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Everyman Project – supporting men in the UK who want to stop violent behaviour

Partner story

Photo by Toa Heftiba Şinca on Pexels

Some 1.03 million domestic abuse-related incidents were recorded by the police in the United Kingdom in the year ending March 2016. Following investigations, the police concluded that a domestic abuse-related criminal offence was committed in approximately 41 per cents of these incidents. One of the least reported violent crimes, domestic violence can lead to homelessness, severe injury or death. [1]

Everyman Project is one of only a handful of organisations working to address the root causes of domestic violence and abuse.

“Anger and violence are a major contribution to the suffering we all experience in society every day, it’s everywhere. We have to work towards helping people change their behaviour. This is what we try to do with the Everyman Project.”

– Raymond Stone, Project Coordinator at Everyman Project

Everyman Project runs two main programmes: a counselling programme for men; and a partner support service. The seven-month counselling programme is designed to challenge and support men to stop their violent and/or abusive behaviour. There is also a support programme for the men’s partners to help them and their children keep safe and to ensure that they are empowered to make informed choices. The Counselling Programme for Men and the Partner Support Service at Everyman Project are confidential and voluntary. The Counselling Programme for Men is delivered mainly by volunteer counsellors who adhere to the British Association of Counselling and Psychotherapy’s Ethical Framework for Counselling.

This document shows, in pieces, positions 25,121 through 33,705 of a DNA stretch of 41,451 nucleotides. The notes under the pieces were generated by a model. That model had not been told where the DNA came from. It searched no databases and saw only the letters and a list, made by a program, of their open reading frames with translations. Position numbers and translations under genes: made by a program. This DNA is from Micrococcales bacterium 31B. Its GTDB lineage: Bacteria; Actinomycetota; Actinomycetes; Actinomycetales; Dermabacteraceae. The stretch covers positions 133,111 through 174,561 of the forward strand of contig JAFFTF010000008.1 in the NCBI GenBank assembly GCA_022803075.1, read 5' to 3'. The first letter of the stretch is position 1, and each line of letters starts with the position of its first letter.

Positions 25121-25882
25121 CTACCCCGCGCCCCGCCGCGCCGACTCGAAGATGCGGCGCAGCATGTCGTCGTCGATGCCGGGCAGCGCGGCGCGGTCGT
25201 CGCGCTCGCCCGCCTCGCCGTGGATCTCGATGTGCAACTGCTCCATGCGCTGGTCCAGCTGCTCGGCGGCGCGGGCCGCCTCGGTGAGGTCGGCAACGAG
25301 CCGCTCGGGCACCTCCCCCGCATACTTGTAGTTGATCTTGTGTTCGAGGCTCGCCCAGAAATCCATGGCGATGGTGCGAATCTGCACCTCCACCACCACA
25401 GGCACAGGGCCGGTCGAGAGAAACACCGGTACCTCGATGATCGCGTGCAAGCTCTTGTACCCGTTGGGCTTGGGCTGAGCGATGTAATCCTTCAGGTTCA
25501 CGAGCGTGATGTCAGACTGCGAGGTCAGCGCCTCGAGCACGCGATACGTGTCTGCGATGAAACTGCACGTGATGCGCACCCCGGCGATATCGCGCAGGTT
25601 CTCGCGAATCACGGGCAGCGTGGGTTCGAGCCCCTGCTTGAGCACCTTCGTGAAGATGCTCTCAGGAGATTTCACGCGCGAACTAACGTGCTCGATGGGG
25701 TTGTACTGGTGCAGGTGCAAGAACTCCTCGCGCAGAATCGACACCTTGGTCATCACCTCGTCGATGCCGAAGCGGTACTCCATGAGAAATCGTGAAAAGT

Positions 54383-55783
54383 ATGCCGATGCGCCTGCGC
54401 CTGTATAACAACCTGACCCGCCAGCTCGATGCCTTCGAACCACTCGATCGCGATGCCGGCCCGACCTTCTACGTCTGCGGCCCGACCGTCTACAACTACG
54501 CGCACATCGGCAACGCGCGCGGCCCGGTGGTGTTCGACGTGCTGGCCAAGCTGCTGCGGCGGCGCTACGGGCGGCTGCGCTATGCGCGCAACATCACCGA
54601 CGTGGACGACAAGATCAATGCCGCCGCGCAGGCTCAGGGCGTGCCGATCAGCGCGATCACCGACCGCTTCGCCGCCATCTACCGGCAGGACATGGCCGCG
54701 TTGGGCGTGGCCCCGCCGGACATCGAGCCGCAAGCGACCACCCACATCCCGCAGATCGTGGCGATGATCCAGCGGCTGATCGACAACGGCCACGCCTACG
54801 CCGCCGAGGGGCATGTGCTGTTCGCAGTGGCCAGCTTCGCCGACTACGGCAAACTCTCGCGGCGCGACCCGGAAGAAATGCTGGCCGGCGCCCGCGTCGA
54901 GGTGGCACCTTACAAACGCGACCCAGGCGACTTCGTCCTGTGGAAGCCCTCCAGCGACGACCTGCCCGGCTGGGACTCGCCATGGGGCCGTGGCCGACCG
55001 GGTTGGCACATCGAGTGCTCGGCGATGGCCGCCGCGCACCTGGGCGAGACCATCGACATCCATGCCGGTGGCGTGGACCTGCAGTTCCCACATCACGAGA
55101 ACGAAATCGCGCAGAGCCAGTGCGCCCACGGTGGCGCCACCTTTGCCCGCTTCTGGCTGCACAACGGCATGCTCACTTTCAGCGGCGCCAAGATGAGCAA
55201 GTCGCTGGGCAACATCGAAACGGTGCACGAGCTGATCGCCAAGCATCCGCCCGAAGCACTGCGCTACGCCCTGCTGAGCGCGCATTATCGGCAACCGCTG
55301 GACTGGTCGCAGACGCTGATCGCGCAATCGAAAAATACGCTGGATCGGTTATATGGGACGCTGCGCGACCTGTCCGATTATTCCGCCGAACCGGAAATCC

“[Men who participate in the Programme] become less violent, more integrated in society. They learn how to become a better person, how to control their anger, how to have better self-esteem. They learn that they don’t have to behave the way they were brought up to behave.”

– Raymond Stone, Project Coordinator at Everyman Project

Photo: © Everyman Project

For more information about the Everyman Project, visit its website or take a look at this video which explains more about the work of the project and its success.

This work falls under Oak’s Issues Affecting Women Programme, which envisions a world where women have the rights, capacity and opportunity to live their lives free from violence and enjoy their full and equal human rights. Find out more here.